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Free Content Primary eye care in Rwanda: gender of service providers and other factors associated with effective service delivery

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Abstract:

Summary Objective 

To assess factors associated with high output of recently trained medical personnel in Rwanda. Methods 

Nurses and village health workers (VHW) from all health centres in Rubavu district were included. Data were collected during focus group discussions and through one-to-one interviews. Follow-up interviews were carried out in January 2009. Results 

There was a wide range from none to all VHW referring people to a health centre. VHW brought more people to the health centre if there was a visiting ophthalmic clinical officer from the Eye Unit offering free screening. VHW output varied; male VHW brought 66.7% of patients identified (regardless of the sex of the health centre nurse), while female VHW brought 5.2 times as many people if the health centre nurse was male compared to if the nurse was female. Conclusion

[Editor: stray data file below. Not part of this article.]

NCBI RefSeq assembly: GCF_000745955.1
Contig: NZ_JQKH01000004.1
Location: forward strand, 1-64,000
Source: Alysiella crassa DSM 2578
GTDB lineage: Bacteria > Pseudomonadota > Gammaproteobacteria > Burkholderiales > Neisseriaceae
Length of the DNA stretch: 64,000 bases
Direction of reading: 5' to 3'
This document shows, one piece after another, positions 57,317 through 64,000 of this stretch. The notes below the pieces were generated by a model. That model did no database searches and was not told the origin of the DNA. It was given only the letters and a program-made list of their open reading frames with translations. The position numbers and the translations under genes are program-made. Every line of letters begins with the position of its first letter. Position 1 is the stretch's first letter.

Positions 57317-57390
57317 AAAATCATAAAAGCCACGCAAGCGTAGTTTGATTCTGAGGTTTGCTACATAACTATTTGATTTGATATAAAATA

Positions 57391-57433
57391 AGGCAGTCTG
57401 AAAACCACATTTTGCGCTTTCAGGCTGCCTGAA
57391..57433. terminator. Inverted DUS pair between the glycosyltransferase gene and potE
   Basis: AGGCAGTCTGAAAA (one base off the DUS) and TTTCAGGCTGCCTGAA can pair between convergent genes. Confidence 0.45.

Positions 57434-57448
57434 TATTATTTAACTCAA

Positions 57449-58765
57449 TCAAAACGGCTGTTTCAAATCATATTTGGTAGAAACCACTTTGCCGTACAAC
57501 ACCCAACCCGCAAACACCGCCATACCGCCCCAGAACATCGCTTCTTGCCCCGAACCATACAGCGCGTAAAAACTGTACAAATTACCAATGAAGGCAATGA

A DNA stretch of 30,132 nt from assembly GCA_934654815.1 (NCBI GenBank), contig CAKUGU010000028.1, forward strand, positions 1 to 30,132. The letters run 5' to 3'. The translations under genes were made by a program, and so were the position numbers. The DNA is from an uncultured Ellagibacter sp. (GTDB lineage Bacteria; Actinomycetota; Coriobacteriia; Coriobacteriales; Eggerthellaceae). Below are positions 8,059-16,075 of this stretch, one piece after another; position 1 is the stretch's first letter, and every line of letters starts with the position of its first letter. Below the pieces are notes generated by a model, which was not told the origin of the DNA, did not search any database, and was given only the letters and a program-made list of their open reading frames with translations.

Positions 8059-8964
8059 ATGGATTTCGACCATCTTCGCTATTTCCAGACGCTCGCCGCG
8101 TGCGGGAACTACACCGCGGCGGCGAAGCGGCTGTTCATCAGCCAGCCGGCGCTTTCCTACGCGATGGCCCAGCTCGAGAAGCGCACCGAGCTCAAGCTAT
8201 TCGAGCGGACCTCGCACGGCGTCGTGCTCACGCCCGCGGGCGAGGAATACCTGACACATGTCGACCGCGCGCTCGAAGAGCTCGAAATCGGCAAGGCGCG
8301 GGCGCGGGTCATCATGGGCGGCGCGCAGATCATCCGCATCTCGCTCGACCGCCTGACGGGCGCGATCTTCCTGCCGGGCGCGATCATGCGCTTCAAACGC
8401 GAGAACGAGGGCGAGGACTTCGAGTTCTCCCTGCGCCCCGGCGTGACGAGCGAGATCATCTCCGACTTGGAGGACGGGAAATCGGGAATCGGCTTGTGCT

Changes in training curriculum and support and supervision of health workers trained in primary eye care (PEC) are likely to lead to improved outputs. Information efforts should reinforce that male and female nurses have the same training and skills in PEC.

Keywords: Rwanda; cataract; eye diseases; primary health care

Document Type: Research Article

DOI: http://dx.doi.org/10.1111/j.1365-3156.2010.02498.x

Affiliations: 1:  The Fred Hollows Foundation, Sydney, Australia 2:  Fred Hollows Eastern Africa, Nairobi, Kenya 3:  Kanombe Military Hospital, Kigali, Rwanda 4:  Kilimanjaro Centre for Community Ophthalmology, Good Samaritan Foundation, Moshi, Tanzania

Publication date: May 1, 2010

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